This Article, focuses on executive pay in relation to that of rank and file workers. It examines the standard justifications for the vast and increasing pay gap between executives (particularly CEOs) and rank and file workers and finds that such arguments do little more than attempt to justify in economic terms a situation that exists for a very different reason. Instead, the author argues, the real reason such a huge and widening gap in pay between executive and rank and file workers exists is market failure in the mechanisms of setting executive pay, aggravated by the shareholder primacy norm, which has resulted in an explosion in the use of incentive pay to compensate executives.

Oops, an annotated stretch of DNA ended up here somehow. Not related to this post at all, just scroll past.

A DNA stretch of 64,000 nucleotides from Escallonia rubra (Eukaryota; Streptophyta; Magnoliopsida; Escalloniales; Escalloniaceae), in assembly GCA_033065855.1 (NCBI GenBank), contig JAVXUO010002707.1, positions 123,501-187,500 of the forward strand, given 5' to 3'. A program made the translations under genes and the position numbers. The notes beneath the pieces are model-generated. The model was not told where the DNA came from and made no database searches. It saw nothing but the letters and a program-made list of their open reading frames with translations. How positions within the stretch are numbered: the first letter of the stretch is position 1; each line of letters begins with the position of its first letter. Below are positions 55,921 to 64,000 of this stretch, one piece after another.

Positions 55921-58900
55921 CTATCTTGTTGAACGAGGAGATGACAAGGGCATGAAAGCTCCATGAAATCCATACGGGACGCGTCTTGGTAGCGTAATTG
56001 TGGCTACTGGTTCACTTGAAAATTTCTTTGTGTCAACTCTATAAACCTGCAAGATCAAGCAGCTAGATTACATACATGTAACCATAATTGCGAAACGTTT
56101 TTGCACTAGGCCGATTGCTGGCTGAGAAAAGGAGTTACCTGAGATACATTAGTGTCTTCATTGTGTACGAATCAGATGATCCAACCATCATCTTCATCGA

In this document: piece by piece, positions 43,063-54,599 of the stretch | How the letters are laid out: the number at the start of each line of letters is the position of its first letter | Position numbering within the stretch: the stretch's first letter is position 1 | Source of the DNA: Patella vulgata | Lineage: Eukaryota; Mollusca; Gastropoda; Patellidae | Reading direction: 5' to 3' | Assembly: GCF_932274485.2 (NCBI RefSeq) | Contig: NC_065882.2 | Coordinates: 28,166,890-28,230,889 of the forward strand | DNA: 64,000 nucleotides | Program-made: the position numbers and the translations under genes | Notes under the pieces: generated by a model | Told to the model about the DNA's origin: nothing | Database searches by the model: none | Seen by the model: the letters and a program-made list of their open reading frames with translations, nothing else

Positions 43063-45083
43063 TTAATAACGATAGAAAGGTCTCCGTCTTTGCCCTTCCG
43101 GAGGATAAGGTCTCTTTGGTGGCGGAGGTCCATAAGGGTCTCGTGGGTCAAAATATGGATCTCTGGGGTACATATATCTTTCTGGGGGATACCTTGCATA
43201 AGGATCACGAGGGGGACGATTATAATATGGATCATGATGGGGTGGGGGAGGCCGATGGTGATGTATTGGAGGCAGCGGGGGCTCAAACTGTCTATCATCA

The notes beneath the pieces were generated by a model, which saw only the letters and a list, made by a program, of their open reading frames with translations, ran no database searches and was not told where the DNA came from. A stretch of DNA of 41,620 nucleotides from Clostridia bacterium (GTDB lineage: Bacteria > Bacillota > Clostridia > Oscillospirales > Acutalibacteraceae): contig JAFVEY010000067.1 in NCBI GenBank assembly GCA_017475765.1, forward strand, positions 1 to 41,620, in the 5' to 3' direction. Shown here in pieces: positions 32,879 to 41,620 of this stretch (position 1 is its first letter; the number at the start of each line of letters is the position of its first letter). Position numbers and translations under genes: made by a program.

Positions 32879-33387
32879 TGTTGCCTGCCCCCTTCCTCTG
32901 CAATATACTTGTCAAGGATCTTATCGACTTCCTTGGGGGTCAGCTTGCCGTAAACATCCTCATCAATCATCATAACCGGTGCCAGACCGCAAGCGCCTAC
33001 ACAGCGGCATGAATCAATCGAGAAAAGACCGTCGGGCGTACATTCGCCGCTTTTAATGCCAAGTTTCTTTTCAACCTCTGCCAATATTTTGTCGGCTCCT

The Article discusses two reasons why such a pay gap should be viewed negatively. The first is an economic argument that rests on declines in productivity and other adverse motivational consequences of employees' perceptions of unfairness. More importantly, the author argues that vast pay disparities are unacceptable as a matter of social policy and our notions of distributive justice. In order to address these concerns, the Article puts forth some suggestions for obtaining a more reasonable relationship between the compensation paid to executives and the pay received by rank and file employees. Finding it impractical to identify and attempt to achieve a particular pay ratio, the author argues for an approach that attempts to introduce more fairness (and perception of fairness) into the compensation setting process.